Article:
When a Child Hurts


Think about the children you teach each week. In your CA, GA, or RA group, is there a child who is withdrawn? How about one who blurts answers out of turn or constantly seeks your attention? What about a child who seems angry most of the time?

Instead being frustrated with the child’s actions, consider that something might have happened in that child’s life to cause him or her to act that way.

Children, like adults, cannot check their emotional baggage at the door. Unfortunately, they bring those experiences with them when they come to missions classrooms. And, those experiences sometimes cause children to act in ways that may take away from learning activities that are happening with other children.

Every week, you have the opportunity to reach out to the children in your care and remind them that regardless of what has happened outside of the walls of your missions classroom, they are valuable to not only you as their leader, but they are also valuable to God. Their lives have great purpose!

When you see a child who may not fit in with others, who is struggling to participate, or who may have problems with authority, our first thought should be about ways to encourage that child to participate, grow, and learn.

As you encourage that child to engage appropriately in missions, remain positive. Should you see patterns of concerning behavior, talk to your pastor or children’s minister about what you have observed.

While some of the things children experience are part of growing up, some of their experiences are traumatic. When those traumatic events happen, children need to be surrounded by caring adults who can find help for a child so she can begin to heal.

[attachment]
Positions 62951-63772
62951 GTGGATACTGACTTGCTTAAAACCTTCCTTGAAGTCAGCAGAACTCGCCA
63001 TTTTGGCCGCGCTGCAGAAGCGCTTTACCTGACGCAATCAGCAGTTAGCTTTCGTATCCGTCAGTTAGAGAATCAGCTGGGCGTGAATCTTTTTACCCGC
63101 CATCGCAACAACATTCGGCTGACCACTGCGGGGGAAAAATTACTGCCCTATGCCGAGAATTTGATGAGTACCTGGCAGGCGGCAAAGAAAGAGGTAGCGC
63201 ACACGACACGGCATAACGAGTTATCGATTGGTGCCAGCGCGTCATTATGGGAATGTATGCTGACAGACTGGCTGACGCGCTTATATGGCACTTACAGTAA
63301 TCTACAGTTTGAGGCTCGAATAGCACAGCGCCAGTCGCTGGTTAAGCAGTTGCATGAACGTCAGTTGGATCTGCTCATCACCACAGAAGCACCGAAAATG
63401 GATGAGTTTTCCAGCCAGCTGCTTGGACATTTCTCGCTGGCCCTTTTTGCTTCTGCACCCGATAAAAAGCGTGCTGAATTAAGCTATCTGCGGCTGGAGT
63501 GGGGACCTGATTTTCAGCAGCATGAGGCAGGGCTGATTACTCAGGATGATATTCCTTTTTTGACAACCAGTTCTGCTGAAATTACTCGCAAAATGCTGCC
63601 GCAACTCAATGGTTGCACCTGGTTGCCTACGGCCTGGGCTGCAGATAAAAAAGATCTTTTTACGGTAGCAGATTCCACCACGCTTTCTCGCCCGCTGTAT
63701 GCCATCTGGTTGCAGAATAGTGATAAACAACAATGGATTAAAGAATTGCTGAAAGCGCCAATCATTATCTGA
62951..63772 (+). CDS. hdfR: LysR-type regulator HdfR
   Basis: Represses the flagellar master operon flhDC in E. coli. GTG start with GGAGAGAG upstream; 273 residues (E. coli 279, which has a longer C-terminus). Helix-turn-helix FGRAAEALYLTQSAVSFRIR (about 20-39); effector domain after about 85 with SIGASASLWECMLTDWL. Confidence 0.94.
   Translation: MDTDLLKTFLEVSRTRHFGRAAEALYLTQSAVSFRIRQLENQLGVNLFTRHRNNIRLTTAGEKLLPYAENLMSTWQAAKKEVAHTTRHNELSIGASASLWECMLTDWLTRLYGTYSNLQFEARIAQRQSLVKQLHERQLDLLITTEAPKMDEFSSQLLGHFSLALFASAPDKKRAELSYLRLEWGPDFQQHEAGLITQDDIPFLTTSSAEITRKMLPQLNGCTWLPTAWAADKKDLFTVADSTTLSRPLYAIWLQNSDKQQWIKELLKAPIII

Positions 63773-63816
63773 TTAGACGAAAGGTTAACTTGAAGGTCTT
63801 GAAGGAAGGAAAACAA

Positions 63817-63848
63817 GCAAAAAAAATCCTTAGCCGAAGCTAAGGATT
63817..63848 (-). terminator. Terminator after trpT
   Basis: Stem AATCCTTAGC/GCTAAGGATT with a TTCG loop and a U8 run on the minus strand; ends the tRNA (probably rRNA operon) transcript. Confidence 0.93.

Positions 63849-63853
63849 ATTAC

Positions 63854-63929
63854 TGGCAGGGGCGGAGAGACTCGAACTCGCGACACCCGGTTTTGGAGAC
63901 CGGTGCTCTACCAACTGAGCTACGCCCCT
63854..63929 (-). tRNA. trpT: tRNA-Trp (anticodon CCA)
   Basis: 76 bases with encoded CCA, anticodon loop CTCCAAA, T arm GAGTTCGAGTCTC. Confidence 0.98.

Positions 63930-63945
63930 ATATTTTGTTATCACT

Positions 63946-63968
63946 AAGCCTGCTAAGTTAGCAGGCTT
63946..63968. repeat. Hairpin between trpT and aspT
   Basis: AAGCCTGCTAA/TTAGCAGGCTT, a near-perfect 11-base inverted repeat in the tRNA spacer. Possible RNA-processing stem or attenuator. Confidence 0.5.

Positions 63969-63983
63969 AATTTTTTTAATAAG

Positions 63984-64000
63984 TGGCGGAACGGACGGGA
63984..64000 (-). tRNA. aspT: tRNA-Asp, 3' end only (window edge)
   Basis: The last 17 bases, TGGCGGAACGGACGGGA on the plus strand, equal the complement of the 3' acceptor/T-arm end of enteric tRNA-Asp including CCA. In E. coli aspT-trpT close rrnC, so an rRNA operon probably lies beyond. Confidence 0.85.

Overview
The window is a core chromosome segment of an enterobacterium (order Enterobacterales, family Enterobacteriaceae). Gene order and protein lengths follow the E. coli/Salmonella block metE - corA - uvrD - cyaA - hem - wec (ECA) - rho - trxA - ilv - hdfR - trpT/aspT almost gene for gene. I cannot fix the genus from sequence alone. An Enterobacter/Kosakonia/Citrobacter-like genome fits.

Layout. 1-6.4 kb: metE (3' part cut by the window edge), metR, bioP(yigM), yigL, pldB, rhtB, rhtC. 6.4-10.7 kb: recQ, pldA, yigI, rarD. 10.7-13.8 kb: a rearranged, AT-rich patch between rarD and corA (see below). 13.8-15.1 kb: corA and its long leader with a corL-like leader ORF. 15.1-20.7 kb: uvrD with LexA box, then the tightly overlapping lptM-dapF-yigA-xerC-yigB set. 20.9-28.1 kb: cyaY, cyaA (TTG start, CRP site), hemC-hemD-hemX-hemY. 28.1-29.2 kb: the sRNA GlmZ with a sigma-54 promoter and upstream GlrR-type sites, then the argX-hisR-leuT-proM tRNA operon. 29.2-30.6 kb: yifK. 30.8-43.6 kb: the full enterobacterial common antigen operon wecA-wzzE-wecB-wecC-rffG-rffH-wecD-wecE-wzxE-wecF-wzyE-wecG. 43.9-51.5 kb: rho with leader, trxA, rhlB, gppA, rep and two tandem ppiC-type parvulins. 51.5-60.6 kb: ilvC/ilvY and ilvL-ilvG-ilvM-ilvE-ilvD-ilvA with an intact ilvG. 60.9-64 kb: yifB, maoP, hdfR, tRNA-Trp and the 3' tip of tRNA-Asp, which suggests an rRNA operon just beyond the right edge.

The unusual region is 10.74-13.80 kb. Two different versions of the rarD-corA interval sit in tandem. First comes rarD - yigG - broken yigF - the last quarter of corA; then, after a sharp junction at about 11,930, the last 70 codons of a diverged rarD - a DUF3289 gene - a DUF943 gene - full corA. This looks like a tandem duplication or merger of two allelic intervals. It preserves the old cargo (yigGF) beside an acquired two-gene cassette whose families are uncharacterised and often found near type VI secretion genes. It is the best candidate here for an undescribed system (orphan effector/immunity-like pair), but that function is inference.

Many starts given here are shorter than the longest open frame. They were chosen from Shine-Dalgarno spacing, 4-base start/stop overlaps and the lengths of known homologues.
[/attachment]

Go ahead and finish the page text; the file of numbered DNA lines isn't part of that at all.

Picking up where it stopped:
Project HELP: PTSD

Every two years, WMU prayerfully chooses a Project HELP emphasis. We are currently focusing on Post-Traumatic Stress Disorder, commonly known as PTSD. WMU encourages members at all age levels to minister in some way to those suffering with PTSD.

While we do not address PTSD in our curriculum for you as leaders to discuss with children, we do encourage leaders to help children understand that they can help people who are hurting by being the hands and feet of Jesus. They can encourage someone who is down, be a friend to someone who has experienced something terrible, and love on someone who may not feel very loveable.

Children can understand that when bad things happen, a Christian’s responsibility is to be there to help in a time of need.

Please remember that only a professional can diagnose someone with PTSD, but, as Christians, we can all reach out to those in stressful situations and in need to help them remember that God loves them.

For more information on WMU’s Project HELP emphasis, visit wmu.com/projecthelp.

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